March Is National Colorectal Cancer Awareness Month

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ron-riosBy Ronald G. Rios

March is National Colorectal Cancer Awareness month, and I encourage all residents to educate themselves and their families about colorectal cancer – the third most common cancer in men and women.

Statistics from the Centers for Disease Control and Prevention (CDC) indicate that in 2005, 72,007 men and 69,398 women were diagnosed with colorectal cancer; and 26,781 men and 27,259 women died.

Men and women of all racial and ethnic groups are affected by this disease, which almost always develops from precancerous polyps (abnormal growths) in the colon or rectum.

Colorectal cancer first develops with few, if any, symptoms. If there are symptoms they may include blood in or on the stool; a change in bowel habits; stools that are narrower than usual; unexplained stomach discomfort; frequent gas, or indigestion; unexplained weight loss; and chronic fatigue. These symptoms may or may not be from colorectal cancer.

I urge all who experience any or all of these symptoms to call your doctor, follow their orders and make follow-up visits.

While increasing physical activity, eating fruits and vegetables, limiting alcohol consumption and avoiding tobacco will reduce your risk of colorectal cancer, early detection is the best protection.

Screening tests are needed to locate precancerous polyps so they can be removed.

It is recommended that men and women age 50 and over are screened. Individuals under the age of 50 may be screened if they are considered high-risk due to a personal or family history. Speak with your doctor about when you should begin screening and how often you should be tested.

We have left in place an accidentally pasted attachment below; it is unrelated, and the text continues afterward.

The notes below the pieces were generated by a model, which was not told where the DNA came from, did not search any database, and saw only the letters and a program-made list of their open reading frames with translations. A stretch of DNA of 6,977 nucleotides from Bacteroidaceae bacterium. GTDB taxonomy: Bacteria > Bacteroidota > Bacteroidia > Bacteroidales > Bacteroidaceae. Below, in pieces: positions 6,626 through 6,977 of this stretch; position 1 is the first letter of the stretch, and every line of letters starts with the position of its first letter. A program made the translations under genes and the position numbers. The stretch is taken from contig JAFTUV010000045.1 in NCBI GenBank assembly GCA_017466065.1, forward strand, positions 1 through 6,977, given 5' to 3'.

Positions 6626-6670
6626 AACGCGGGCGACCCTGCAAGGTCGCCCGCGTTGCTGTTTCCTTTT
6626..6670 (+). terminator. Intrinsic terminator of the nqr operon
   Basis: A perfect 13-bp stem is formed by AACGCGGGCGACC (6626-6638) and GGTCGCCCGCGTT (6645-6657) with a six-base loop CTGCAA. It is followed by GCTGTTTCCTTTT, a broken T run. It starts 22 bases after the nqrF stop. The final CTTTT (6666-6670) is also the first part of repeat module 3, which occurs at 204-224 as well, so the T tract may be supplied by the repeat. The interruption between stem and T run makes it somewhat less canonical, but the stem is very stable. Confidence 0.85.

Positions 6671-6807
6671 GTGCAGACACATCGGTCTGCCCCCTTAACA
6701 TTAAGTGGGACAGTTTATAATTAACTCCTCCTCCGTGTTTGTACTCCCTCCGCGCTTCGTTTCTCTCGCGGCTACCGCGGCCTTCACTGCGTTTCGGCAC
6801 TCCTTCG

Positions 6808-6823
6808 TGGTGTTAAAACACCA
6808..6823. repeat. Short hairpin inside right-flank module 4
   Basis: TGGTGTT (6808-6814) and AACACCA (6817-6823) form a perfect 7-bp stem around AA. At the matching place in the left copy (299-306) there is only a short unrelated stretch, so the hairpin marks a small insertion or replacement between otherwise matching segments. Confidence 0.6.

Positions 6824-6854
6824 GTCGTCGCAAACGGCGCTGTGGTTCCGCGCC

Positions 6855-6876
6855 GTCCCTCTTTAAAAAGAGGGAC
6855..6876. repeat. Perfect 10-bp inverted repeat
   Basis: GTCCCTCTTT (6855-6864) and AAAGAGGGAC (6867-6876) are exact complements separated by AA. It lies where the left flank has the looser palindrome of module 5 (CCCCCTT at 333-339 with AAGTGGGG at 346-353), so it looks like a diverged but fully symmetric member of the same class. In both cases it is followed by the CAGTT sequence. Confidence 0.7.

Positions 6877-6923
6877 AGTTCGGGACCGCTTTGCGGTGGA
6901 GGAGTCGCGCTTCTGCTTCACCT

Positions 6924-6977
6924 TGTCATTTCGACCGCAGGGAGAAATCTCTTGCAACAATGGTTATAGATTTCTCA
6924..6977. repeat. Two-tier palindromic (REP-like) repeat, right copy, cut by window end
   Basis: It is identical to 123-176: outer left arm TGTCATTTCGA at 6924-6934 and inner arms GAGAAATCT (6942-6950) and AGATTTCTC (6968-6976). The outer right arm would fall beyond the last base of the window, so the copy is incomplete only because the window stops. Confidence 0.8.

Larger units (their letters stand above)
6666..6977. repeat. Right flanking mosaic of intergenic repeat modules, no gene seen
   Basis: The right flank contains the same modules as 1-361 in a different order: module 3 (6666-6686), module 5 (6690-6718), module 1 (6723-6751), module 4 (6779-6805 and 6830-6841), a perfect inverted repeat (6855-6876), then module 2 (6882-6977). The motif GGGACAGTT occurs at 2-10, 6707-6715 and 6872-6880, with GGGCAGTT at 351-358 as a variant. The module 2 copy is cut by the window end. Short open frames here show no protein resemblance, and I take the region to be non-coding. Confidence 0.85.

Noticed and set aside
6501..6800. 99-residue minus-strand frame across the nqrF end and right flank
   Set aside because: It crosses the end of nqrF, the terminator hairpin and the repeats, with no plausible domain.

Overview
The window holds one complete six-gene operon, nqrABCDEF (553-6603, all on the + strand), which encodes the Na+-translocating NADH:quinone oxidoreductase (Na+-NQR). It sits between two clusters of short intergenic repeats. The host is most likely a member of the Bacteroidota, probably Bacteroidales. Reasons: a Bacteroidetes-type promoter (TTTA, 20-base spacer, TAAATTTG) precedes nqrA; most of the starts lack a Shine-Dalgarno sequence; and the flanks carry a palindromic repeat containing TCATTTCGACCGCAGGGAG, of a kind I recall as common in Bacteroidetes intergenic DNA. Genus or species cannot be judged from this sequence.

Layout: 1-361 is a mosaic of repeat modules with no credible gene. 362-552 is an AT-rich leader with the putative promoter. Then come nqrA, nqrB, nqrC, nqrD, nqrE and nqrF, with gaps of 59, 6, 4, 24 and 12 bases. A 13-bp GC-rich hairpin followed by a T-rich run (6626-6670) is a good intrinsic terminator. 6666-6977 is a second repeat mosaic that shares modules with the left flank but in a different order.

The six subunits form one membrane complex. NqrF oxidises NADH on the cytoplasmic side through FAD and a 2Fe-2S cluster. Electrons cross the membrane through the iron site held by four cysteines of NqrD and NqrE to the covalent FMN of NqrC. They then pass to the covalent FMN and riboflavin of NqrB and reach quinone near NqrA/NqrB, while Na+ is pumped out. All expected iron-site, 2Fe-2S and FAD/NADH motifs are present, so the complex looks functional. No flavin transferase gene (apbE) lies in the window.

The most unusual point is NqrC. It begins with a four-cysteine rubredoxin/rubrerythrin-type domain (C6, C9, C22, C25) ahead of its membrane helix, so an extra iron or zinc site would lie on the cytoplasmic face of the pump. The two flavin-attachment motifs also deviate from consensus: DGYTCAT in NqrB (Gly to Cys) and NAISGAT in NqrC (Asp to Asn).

If you don’t have health insurance, have limited health insurance or a limited income, you may qualify for a FREE colorectal cancer screening test. You can find out if you are eligible by calling the Middlesex County Public Health Department Cancer Education and Early Detection Program at 732-745-3127 (English) or 732-745-3107 (en Español).

Make preventative screenings part of your health routine. Early detection can save lives.

For additional information about colorectal cancer please visit the following web sites:

http://www.nj.gov/health/ccp/colorectal_cancer.shtml

http://www.cdc.gov/cancer/colorectal

http://www.cancer.gov/cancertopics/types/colon-and-rectal

http://www.cancer.org/docroot/lrn/lrn_0.asp

Rios is the Middlesex County Freeholder Chairperson, Committee of Public Health and Education.


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